Optometric practices face growing and more complex patient loads as they support the special needs of an aging population, an increase in diabetic patients and the complications associated with their condition, and manage patient flow so to strike a balance between patient experience and staff productivity. Many optometrists are satisfying all of these demands by incorporating ultra-widefield (UWF™) retinal imaging into their practices.
About Ultra-Widefield Retinal Imaging
UWF retinal imaging is performed by a specially designed, table-top scanning laser ophthalmoscope (SLO) that generates a high-resolution digital image covering 200° (or about 82%) of the retina. (this compares to other imaging techniques with fields of view typically under 45°).
The SLO simultaneously scans the retina using two low-power lasers (red and green) that enable high-resolution, color imaging of retinal substructures. The resulting UWF high resolution digital image – the optomap – is produced in a single capture without pupil dilation. Tabletop systems designed for optometric practice (Daytona) provide both UWF color imaging and UWF autofluorescence modalities in a single scan.
Unlike routine slit lamp examinations, optomap can be performed by a trained technician. The image is captured in less than a second using automatic prompts that position the patient for an accurately. …
The need to increase the rate and accessibility of ocular health screenings is significant. For example, of the 415 million adults worldwide who are afflicted with diabetes, 45 percent are undiagnosed. A large percentage of these undiagnosed individuals will develop diabetic retinopathy (DR) and DME diabetic macular edema (DME). Also important is the diagnosis of other conditions, many of which are found in aging populations, including age-related macular edema (AMD), branch retinal vein occlusion, glaucoma, and cataracts.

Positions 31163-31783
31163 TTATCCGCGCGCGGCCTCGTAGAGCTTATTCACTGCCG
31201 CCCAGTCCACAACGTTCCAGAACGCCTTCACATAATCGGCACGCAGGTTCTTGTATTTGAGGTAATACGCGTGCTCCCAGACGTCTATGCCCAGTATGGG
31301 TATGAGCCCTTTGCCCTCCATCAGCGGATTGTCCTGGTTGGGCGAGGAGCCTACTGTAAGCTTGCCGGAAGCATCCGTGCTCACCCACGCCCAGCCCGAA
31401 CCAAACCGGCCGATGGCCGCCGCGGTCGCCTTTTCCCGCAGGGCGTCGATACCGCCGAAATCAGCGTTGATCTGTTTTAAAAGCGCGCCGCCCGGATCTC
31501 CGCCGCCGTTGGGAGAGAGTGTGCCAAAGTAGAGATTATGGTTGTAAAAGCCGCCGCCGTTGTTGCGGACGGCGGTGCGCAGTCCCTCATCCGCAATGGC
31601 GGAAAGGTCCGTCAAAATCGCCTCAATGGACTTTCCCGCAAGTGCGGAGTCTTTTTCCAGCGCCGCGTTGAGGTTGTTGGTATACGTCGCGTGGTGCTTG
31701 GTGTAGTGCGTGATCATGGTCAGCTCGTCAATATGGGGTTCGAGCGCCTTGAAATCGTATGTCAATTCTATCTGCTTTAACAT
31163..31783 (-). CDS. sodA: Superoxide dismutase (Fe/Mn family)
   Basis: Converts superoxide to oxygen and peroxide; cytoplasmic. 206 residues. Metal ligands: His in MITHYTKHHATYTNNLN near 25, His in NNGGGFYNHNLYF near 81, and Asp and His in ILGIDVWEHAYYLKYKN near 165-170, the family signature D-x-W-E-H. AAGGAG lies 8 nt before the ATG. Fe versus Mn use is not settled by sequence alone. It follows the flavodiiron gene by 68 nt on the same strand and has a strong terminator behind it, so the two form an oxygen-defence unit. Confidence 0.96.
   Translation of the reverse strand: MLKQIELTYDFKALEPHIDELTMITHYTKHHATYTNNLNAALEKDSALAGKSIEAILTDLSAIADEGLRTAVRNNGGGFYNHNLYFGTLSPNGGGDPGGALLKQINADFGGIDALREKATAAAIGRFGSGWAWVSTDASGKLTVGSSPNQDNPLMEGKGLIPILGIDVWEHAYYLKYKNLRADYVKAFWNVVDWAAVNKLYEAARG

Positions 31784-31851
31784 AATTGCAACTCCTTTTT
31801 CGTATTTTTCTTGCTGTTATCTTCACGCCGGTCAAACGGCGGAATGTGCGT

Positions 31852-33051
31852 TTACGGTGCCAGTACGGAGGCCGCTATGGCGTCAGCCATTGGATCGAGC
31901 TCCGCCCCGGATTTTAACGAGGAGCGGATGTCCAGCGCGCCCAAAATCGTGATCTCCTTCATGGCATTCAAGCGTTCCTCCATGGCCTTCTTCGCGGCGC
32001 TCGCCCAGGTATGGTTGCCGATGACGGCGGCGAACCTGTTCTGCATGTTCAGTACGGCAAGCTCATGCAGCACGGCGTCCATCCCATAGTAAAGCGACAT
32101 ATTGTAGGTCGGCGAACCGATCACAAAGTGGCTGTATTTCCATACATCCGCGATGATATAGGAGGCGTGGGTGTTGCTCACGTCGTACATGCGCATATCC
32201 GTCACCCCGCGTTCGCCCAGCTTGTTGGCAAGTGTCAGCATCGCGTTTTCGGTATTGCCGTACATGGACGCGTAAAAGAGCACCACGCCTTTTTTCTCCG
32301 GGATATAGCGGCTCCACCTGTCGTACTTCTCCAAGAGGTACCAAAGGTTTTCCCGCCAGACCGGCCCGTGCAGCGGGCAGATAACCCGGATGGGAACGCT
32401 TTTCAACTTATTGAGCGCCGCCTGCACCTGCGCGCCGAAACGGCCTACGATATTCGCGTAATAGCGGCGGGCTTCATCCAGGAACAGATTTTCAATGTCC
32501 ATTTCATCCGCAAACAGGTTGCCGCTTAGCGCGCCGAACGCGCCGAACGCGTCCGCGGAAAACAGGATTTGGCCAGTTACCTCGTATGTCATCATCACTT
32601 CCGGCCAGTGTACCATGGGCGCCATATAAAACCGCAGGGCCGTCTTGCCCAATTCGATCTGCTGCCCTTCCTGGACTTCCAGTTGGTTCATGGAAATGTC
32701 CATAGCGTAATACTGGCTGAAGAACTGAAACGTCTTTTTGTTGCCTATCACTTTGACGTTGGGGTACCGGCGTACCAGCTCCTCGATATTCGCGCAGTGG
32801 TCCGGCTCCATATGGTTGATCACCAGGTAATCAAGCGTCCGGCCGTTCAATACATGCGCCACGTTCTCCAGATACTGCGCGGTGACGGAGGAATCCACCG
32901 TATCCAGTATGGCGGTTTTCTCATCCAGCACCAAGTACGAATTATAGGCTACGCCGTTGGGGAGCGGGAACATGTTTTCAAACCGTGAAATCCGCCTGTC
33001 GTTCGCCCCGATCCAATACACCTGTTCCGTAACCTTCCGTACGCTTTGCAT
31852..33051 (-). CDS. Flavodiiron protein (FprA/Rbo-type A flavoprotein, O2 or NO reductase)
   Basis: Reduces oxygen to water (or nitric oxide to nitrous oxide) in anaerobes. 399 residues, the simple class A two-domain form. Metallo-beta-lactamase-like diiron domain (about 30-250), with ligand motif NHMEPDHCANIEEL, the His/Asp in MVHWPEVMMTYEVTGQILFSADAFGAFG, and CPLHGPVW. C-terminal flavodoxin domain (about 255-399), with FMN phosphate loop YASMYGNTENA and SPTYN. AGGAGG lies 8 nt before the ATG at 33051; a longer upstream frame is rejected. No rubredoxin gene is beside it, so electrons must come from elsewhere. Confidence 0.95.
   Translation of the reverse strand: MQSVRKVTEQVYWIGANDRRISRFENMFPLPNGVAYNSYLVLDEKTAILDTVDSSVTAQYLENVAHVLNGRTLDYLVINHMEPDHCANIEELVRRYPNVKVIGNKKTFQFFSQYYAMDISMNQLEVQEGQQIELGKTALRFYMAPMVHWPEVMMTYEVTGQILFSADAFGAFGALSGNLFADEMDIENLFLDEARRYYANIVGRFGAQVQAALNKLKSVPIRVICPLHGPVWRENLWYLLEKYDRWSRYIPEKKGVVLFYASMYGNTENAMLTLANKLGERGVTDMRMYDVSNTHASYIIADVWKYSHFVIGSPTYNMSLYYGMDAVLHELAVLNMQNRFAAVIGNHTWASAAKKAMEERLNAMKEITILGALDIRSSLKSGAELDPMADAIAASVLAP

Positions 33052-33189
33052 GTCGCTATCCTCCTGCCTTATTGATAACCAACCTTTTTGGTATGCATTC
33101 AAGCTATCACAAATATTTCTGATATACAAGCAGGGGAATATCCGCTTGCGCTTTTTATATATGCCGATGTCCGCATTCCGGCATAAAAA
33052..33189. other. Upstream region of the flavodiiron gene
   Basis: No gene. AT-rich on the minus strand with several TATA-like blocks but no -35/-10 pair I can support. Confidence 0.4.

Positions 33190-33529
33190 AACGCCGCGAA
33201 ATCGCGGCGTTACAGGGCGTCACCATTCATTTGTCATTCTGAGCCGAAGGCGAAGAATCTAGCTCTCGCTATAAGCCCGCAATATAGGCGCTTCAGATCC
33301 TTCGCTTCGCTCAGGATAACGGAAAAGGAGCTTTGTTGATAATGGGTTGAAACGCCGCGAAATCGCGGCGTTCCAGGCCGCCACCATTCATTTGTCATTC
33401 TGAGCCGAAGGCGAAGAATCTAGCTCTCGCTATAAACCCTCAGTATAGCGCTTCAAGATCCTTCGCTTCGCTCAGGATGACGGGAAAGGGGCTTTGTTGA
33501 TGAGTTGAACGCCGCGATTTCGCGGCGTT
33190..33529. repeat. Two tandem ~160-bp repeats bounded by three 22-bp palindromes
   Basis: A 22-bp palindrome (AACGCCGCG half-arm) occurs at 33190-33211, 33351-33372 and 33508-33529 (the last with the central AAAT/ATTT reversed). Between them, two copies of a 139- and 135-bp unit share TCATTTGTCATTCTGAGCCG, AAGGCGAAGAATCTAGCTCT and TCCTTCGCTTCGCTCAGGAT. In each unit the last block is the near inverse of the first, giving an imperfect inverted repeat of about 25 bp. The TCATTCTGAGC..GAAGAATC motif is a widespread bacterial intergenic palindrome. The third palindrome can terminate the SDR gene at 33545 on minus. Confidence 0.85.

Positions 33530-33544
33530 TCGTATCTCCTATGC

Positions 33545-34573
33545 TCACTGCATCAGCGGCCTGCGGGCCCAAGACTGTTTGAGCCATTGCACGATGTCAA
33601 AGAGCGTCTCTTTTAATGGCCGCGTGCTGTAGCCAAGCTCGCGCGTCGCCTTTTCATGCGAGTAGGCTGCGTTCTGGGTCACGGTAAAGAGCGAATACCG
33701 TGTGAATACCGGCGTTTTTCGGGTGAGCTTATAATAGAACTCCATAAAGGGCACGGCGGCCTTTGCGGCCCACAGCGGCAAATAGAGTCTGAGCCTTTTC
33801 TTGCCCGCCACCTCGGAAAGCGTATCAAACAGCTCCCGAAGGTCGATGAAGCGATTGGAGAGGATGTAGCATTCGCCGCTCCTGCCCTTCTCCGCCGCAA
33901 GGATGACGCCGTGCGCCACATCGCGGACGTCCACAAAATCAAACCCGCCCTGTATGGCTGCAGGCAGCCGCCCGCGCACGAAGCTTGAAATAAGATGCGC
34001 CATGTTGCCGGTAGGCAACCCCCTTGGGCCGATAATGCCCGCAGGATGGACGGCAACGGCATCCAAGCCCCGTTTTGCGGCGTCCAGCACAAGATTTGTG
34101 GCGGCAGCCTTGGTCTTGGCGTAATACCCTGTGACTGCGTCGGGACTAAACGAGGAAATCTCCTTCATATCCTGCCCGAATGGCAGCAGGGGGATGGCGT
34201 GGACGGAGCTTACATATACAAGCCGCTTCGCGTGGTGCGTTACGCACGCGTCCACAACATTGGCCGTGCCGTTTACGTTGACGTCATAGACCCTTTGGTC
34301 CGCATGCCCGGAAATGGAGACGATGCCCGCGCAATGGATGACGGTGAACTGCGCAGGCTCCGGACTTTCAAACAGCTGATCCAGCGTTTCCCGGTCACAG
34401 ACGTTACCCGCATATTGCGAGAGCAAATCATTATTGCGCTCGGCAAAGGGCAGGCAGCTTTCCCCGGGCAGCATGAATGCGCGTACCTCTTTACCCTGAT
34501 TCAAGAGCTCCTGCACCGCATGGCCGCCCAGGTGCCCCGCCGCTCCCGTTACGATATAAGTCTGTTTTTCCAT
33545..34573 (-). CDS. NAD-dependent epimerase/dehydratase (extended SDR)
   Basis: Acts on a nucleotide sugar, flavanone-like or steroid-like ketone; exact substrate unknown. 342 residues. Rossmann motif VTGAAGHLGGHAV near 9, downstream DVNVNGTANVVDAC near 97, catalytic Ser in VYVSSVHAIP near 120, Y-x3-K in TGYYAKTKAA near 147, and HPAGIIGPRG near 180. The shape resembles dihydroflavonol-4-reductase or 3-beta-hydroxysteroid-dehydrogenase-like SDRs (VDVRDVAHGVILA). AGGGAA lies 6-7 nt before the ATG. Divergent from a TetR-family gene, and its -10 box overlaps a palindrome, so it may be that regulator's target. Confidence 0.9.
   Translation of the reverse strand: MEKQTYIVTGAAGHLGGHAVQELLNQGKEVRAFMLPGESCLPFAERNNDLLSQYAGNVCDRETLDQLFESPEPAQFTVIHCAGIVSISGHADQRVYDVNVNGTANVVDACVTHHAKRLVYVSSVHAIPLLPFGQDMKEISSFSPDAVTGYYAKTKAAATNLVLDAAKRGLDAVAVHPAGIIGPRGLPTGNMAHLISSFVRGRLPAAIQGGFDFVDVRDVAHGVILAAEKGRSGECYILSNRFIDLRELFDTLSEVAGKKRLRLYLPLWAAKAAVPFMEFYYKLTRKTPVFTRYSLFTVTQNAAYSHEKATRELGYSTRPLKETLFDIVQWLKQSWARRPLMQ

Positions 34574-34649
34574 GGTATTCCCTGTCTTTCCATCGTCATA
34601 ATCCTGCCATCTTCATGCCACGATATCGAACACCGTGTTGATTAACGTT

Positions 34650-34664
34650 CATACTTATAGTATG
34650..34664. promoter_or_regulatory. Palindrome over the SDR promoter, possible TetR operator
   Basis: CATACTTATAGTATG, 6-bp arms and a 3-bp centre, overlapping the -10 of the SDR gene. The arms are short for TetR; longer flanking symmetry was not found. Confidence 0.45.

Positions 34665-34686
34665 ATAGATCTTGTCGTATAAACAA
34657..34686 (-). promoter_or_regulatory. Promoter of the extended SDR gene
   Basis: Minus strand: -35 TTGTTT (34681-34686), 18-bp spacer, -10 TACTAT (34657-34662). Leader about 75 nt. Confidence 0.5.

One way to widen the availability of ocular health screenings is through telehealth and telemedicine programs. These initiatives are growing worldwide as stakeholders in the health community take advantage of advances in medical and communications technology. One such innovation with particular utility in ocular telehealth is ultra-widefield (UWF™) retinal imaging, which offers an effective, rapid, and easy-to-use means bringing state-of-the-art diagnostics to underserved populations. This technology, developed by Optos, has been deployed in a variety of telehealth settings.
About Ultra-widefield Retinal Imaging
UWF retinal imaging is performed by a specially designed scanning laser ophthalmoscope (SLO) that generates a high-resolution digital image covering 200° (or about 82 percent) of the retina. By comparison, conventional 7 standard field (7SF) ETDRS photographs produce a relatively narrow …